Quelling Unrest in China’s Autonomous Regions

“Quelling unrest is an art as much as it is a science,” Yang says, steepling his fingers, “and we are hoping to solicit your help for a particular task.  All in the name of peace, of course.”

“Of course,” says Katherine.  “Uh huh.”

“As you are likely aware,” Yang says delicately, “the Xinjiang Province has been an increasingly active zone of conflict here in China.  It is of growing concern.”

The Indian guy next to me chortles.  I nearly do too but manage to catch myself.  Calling Xinjiang an “active zone of conflict” is like saying, “There was a small disagreement in Concord and Lexington in 1775.”

For years, there’d been rampant speculation in the west that if Xi’s iron fist of domination and control was to finally loosen, or rather– be forcibly pried open, that it would start in the Xinjiang Province.  In the past decade, Xi’s CCP had gladly picked up the baton of colonization off the ground where the British had dropped it like a flaming potato two-and-a-half centuries ago, doused and dusted it off, and then happily continued the imperialist tradition.  Territory by territory, the Chinese Empire had slowly expanded:  Macau, Tibet, Hong Kong, Taiwan, and now, Xinjiang.  All of these regions were previously independent territories with their own peoples, cultures, and local governments.  But under Chinese rule, they were slowly assimilated into China’s fold.  First, they were “autonomous regions” and each was structured (laughably) under a rule of “two governments, one country.”  But over subsequent decades, inciting events in every region had “required” the CCP to “reluctantly move in to restore and maintain the peace.”  Funny thing was that after “restoring the order,” the Chinese National Guard just conveniently never left.  And slowly over time, the Chinese national security apparatus just weaved its way into the local governments and social fabric of each autonomous region.  They went from being initially “helpful” to being “important” to then being “necessary” until finally becoming “indispensable.”

“What do you want our help with in Xinjiang?” I ask, finally speaking up.  May as well join this circus and see where it all goes.

“Xinjiang is currently a tinder box,” Yang says.  “With the unfortunate violence and riots that happened last month, it appears like we’ve reached an inflection point with the province.  As you know, the CCP has extended nothing but goodwill towards the Xinjiang people.”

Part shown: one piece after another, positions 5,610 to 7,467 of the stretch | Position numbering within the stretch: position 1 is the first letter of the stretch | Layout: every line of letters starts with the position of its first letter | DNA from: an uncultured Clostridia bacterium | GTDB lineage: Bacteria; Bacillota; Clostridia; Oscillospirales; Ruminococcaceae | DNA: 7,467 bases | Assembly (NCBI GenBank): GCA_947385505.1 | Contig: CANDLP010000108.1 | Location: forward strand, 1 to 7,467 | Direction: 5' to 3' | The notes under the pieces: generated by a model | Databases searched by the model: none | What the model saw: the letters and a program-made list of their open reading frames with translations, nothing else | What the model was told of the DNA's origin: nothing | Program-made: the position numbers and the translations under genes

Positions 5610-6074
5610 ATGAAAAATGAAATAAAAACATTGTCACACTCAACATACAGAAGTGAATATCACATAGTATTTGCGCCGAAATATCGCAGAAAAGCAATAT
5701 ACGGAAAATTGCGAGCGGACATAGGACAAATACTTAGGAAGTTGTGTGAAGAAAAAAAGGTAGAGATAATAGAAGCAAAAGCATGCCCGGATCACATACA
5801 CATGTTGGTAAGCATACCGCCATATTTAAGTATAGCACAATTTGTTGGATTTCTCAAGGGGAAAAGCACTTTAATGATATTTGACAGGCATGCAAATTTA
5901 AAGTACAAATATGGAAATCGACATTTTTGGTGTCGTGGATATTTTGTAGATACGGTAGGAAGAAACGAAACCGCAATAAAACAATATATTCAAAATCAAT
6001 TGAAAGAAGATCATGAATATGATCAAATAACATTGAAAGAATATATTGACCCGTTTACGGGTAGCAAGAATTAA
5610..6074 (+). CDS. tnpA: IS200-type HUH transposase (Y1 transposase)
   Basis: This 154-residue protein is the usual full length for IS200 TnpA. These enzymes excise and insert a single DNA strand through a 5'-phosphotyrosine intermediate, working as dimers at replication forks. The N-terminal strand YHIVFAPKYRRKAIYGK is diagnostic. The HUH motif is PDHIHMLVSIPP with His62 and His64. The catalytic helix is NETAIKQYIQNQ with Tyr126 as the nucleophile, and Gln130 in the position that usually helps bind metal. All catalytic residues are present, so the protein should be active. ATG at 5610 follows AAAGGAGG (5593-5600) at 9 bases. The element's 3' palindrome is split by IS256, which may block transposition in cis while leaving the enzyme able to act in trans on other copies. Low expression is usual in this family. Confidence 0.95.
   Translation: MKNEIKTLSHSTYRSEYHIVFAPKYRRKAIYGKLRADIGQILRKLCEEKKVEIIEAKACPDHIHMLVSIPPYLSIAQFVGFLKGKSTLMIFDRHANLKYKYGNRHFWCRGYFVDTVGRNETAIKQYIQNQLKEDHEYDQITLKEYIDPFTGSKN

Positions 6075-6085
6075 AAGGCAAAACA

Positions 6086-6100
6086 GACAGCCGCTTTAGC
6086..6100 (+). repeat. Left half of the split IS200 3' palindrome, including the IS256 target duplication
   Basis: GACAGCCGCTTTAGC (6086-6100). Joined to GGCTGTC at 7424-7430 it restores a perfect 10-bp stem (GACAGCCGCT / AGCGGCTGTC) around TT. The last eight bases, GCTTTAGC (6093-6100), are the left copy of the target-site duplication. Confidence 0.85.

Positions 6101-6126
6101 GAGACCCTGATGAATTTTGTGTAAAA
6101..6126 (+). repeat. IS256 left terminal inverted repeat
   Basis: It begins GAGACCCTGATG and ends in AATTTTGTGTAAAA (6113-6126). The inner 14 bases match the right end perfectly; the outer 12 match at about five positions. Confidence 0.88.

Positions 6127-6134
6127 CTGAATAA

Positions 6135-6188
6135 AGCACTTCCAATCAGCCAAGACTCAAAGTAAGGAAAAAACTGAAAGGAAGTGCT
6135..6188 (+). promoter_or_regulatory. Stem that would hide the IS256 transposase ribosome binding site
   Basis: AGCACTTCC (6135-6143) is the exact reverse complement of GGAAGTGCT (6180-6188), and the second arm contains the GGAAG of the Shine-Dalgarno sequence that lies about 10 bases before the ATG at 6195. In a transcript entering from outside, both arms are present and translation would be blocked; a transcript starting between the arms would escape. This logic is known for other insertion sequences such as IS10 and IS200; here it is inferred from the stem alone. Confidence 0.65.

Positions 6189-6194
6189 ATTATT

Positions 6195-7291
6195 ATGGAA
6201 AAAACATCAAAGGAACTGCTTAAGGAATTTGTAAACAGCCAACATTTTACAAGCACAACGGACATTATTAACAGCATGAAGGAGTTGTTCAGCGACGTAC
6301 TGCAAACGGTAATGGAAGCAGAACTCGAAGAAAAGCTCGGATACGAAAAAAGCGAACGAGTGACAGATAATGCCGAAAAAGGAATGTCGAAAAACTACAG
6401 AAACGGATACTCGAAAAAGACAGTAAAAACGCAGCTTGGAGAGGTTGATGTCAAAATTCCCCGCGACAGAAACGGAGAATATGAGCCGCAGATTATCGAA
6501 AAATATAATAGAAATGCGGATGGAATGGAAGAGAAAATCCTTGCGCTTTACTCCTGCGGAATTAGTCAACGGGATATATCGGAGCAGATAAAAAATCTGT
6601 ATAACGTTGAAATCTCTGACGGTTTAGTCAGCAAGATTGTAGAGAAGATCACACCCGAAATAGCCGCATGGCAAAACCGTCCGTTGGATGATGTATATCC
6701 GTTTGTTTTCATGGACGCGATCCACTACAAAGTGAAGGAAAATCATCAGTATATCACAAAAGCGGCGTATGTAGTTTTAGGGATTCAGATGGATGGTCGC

“And by ‘goodwill’ you mean ‘convenience police stations’ every other block, I assume?” says Katherine.

“We do what is necessary to keep our citizens safe,” Yang says evenly, “and police is an integral component of that equation.”  He gestures towards Katherine.  “You, Ms. Katherine Henley, of all people should know that.  After all, until recently, you led Foogle’s Smart City initiative in Darwin, Australia, did you not?  In particular, the division to ensure public safety and trust?”

Katherine’s eyes narrow but she says nothing.

Yang turns towards us.  “We have here, a collection of unique individual talents.  Mr. Coleman Hughes,” Yang looks at the skinny black guy, “you are a political consultant and were instrumental behind the scenes helping DTJ win the most recent presidential elections in America.  Mr. Deepak Chopra, you are an academic who specializes in colonial history.  I found your dissertation on the Indian/Pakistani border separation of 1947 fascinating.”

Chopra, the Indian guy sitting on the barstool next to me, merely stares back at Yang. His expression gives nothing away.

Yang then turns to me.  “And last but not least, Mr. Dexter Fletcher, you are our resident data science expert.  You freelance for the American government and in your free time, do open-source work in cryptocurrencies.  May I also add, you are quite an accomplished fan fiction author.”

The room suddenly feels about ten degrees hotter and I’m pretty sure I turn at least a little red.  Out of the corner of my eye,  I see Katherine raise an eyebrow and hearing Yang mention her most recent gig finally jogs my memory. This is rich– the woman who single-handedly nearly turned Darwin into a unitary police state has the gall to judge me. That’s great.

“And on Team China,” Yang continues smoothly, “we have Shu Qi, Alan Chen, and Vanessa Tan.  Shu specializes in marketing and promotion– there’s literally nothing on this planet that she can’t sell you.” Shu bats her long lashes and smiles. “Alan grew up and was raised in Xinjiang; he knows everything there is to know about the province, and Vanessa –well– Vanessa does a bit of everything.”

Yang clasps his hands together.  “Between the lot of you, we are hoping that you’ll help us create a new campaign plan to win over the hearts and minds of the Xinjiang people.  Over the past decade, Xi has thrown every tool in the toolbox at the province but we’ve been… unsuccessful.  We’re now trying a more soft-power approach, you could say.”

“You want us to help China assimilate Xinjiang?” I ask, somewhat incredulous.  This is most definitely not consulting work even remotely related to Echelon.  Like, at all.

“I, and the Xi government, want a safer future for all Chinese citizens,” Yang says calmly, “and that includes all of the good people of Xinjiang.”  He checks his watch and sees the time.  “And now, I’m afraid I must be off for another appointment.  I’ll take my leave now but feel free to mingle amongst yourselves.  If you have any questions, please ask Shu, Alan, or Vanessa.  They will be here all morning to answer any queries you may have.  Thank you for your time this morning.  I really do hope you will join us.”


1. Explain why the CCP has brought us to China - Campaign to win "hearts and minds" of the people. - First project: Quell civil unrest in the Xinjiang Province. 2. Introductions.

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